Russian babies switched at birth
Two Russian babies were mistakenly switched at birth by hospital staff in 1998. (Reuters)

It is every mother's worst nightmare: two teenage girls born at the same time and on the same hospital ward were mistakenly switched by nursing staff and have been raised by the "wrong" parents.

Teenagers Irina and Anya were both born within 15 minutes of each other at the same hospital in the Russian Urals in 1998. The surnames of the two babies' mothers were very similar despite the families' cultural and religious differences, which is thought to have led staff to make the mistake.

The blunder went undetected for years and the truth has only recently come out.

Yulia Belyaeva discovered her daughter Irina's true identity only when her ex-husband refused to pay maintenance, saying the child looked nothing like him.

In order to prove her innocence, Belyaeva had two DNA tests conducted and found out that neither she nor her former husband were Irina's biological parents.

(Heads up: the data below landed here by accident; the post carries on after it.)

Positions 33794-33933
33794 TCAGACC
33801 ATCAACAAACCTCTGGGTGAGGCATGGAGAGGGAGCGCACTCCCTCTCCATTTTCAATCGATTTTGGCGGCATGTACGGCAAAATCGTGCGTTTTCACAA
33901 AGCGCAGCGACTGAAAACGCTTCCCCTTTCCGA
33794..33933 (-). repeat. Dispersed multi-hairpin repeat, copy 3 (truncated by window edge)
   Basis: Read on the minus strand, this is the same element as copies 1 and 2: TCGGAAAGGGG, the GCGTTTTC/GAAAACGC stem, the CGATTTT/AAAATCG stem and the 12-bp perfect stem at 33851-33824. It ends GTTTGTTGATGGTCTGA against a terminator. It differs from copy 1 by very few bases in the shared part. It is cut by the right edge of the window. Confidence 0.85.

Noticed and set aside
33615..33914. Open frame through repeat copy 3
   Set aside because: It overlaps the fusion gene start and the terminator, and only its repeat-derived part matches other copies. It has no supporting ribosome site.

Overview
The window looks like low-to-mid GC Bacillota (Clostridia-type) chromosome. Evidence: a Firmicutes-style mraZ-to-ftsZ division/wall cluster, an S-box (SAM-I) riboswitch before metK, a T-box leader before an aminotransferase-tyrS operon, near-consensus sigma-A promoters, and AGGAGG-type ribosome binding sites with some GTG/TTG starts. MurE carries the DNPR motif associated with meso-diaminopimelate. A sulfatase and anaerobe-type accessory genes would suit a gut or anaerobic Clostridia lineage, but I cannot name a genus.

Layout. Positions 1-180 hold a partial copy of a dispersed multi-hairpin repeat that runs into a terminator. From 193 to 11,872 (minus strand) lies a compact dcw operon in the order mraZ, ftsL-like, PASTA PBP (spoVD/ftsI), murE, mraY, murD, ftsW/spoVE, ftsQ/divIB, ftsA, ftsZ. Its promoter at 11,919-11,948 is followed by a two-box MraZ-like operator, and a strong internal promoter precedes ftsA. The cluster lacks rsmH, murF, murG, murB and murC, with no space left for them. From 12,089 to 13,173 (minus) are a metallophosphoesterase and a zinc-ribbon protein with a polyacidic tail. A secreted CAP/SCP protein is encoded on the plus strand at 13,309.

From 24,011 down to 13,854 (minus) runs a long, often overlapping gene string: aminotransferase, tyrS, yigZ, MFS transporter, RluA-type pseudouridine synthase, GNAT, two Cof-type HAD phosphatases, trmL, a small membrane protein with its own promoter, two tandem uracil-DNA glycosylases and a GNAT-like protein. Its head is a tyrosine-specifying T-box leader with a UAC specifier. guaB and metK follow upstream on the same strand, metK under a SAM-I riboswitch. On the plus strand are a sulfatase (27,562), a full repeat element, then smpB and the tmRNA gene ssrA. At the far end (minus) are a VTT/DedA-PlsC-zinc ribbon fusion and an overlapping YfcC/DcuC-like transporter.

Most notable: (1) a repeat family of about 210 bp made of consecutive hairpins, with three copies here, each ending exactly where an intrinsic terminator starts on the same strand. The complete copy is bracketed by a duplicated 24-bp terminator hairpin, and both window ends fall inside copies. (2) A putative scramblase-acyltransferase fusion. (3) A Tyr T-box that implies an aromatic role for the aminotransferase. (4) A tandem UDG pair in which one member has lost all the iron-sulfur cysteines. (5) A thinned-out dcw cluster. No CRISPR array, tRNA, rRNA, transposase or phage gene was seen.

"My first thought was that Irina must not find out and the second was: Where is my biological child?" she said.

Following legal proceedings and an investigation, Belyaeva discovered her biological daughter, Anya, was living in another neighbourhood in the same town with her "father", Naymat Iskanderov.

"They told me they had switched my child with another at the hospital.They said your biological child is with another family," Iskanderov told Russian news channel RT.

"It cannot be: she looks like her mother. I asked to see a photograph of the girl. They gave me a picture of her and I was in shock for about 40 minutes. My hands and legs were shaking."

The two families eventually made contact and decided to introduce the girls to each other before telling them the truth. The girls became friends.

"They're different. They pray, they don't speak like us," Belyaeva said. Irina was raised as a Russian Orthodox and Anya as a Muslim.

On discovering their true identities, both girls chose to stay with the parents who raised them.

This is not the first such case of baby-switching in Russian hospitals.

In April 2009, two baby boys were returned to their biological mothers two years after they were mixed up.